Proposals to make it mandatory for smoke alarms to be fitted in private rental accommodation are moving closer to becoming law.
Heading the proposal is former local and Government fire service minister Nick Raynsford. On May 7th this year, Mr Raynsford brought the issue to the House of Commons.
Speaking directly after Prime Ministers Questions, Raynsford’s proposal gained the backing of 245 MPs, with only 8 in opposition to the bill. This overwhelming result means that the bill will be read in the Commons again in June.
There is a chance that the proposal may become part of the law, on the provision that a Statutory Instrument is introduced. However, recent governments papers have suggested that a new law including the bill is not a priority, branding it instead a regulatory burden
Commenting before his appearance in the Commons, Raynsford suggested that it was, ‘absurd’ to call issues regarding fire safety a regulatory burden. He went on to say that, ‘it is a matter of life and death. Without a smoke alarm, you are four times more likely to die in a fire.’
Smoke alarms to be fitted in private rentals
Private tenants should already know that it is their landlord’s obligation to provide them with a gas safety certificate. Raynsford calls for smoke alarms to become another compulsory feature when moving into a property.
Figures obtained by Mr Raynsford suggest that 82% of privately rented accommodation does have a functioning smoke alarm. This figure was raised by 89% of council houses and further by 93% of housing association property having working alarms.
A number of MPs have pledged their support to the bill by speaking to newspapers. One of these MPs was Don Valley’s Caroline Flint, who spoke to the Doncaster Free Press to outline her belief that the bill would save lives.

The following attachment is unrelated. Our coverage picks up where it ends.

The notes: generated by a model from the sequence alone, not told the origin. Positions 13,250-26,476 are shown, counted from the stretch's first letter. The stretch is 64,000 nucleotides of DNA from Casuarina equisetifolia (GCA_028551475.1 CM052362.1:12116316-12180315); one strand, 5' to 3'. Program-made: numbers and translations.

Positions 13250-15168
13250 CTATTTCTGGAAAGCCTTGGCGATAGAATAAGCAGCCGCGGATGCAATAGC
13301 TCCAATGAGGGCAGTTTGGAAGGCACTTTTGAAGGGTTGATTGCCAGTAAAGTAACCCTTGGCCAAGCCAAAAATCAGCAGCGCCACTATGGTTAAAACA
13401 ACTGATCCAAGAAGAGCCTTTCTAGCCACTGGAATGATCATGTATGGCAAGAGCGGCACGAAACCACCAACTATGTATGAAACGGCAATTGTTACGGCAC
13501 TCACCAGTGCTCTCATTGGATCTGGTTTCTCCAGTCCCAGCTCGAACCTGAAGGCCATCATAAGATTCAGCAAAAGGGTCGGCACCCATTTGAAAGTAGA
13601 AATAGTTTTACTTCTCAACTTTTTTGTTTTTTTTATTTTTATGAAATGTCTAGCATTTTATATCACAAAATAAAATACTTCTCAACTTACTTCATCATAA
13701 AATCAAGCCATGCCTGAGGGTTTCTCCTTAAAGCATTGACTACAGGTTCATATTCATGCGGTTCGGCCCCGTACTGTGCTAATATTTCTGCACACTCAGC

Ms Flint brought the case of two-year-old-Libby Jayne Hornsby to the public’s attention. The little girl died in a fire in a rented property that did not have a functioning smoke alarm.
Ms Flint said, ‘the tragic accident that took away Libby-Jayne Hornsby is not an isolated incident. Years after smoke alarms have become commonplace, one in five privately rented homes still does not have a smoke alarm.’ She went on to say that the evidence was, ‘clear’ that smoke alarms saved lives and that as a result of alarms, fires can be discovered in, ‘less than five minutes.’
Another MP that spoke out to newspapers was Wentworth and Dearne’s former housing minister, John Healey. Speaking to The Star, he strongly disagreed that the bill would be a regulatory burden and was hugely supportive of the proposed changes.
Conservative MP Philip Davies however, opposes the idea. Davies believes that it is difficult for landlords to gain guaranteed access to homes. He went on to ask what would happen in terms of accountability if tampering tenants caused problems with originally working devices.
Non-domestic, commercial buildings and multi-occupancy premises are already required to have, ‘suitable and sufficient’ fire risk assessments under the Regulatory Reform (Fire Safety) Order 2005.